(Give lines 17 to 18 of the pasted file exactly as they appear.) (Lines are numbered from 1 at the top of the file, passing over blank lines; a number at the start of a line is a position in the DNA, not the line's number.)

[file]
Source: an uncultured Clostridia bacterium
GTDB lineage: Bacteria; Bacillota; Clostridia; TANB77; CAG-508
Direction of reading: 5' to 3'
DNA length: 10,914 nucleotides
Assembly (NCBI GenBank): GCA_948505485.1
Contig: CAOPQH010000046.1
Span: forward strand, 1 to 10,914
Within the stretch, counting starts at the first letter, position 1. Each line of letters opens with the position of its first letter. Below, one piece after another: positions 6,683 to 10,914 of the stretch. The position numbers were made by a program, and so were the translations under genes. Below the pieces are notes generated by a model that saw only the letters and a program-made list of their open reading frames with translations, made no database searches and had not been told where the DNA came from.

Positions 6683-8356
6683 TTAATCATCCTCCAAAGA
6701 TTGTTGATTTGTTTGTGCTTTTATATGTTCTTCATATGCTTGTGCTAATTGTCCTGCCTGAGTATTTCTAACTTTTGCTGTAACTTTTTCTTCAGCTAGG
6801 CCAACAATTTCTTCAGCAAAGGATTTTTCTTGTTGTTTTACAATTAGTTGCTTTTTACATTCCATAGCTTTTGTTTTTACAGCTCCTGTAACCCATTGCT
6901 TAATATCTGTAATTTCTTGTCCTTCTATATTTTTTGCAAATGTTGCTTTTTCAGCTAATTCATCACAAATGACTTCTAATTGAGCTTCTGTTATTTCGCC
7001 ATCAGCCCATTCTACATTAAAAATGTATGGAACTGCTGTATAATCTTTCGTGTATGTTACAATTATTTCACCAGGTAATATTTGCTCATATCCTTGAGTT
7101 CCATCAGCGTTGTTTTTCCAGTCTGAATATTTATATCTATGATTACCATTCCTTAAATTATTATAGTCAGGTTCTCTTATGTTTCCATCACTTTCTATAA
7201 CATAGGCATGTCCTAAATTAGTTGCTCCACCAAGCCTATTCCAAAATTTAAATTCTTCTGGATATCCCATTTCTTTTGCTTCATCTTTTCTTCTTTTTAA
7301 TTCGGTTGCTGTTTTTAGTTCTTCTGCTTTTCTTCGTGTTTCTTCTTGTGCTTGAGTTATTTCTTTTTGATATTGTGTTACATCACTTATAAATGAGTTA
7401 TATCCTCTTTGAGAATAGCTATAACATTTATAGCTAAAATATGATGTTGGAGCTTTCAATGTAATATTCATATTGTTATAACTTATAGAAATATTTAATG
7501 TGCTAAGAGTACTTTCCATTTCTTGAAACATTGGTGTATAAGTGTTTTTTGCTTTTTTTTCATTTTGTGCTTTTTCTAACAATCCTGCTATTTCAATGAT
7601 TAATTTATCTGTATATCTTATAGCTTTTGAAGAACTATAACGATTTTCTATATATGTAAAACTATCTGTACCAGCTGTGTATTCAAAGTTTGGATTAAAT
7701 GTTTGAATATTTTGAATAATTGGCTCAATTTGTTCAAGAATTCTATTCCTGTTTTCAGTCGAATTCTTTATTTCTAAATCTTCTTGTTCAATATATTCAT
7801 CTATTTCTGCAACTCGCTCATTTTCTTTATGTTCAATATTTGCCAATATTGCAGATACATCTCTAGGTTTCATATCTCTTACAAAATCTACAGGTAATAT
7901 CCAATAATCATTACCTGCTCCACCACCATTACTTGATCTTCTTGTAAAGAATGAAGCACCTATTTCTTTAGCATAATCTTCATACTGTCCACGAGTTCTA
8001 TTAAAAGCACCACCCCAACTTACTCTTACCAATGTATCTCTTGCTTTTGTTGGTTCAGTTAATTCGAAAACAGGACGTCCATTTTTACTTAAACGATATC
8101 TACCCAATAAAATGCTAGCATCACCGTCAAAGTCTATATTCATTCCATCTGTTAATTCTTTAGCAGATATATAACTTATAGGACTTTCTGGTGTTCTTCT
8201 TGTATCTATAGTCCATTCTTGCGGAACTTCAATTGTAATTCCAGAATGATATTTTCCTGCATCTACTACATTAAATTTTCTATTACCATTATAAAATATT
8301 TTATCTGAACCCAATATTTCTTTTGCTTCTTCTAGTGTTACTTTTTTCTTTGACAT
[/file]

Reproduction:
7301 TTCGGTTGCTGTTTTTAGTTCTTCTGCTTTTCTTCGTGTTTCTTCTTGTGCTTGAGTTATTTCTTTTTGATATTGTGTTACATCACTTATAAATGAGTTA
7401 TATCCTCTTTGAGAATAGCTATAACATTTATAGCTAAAATATGATGTTGGAGCTTTCAATGTAATATTCATATTGTTATAACTTATAGAAATATTTAATG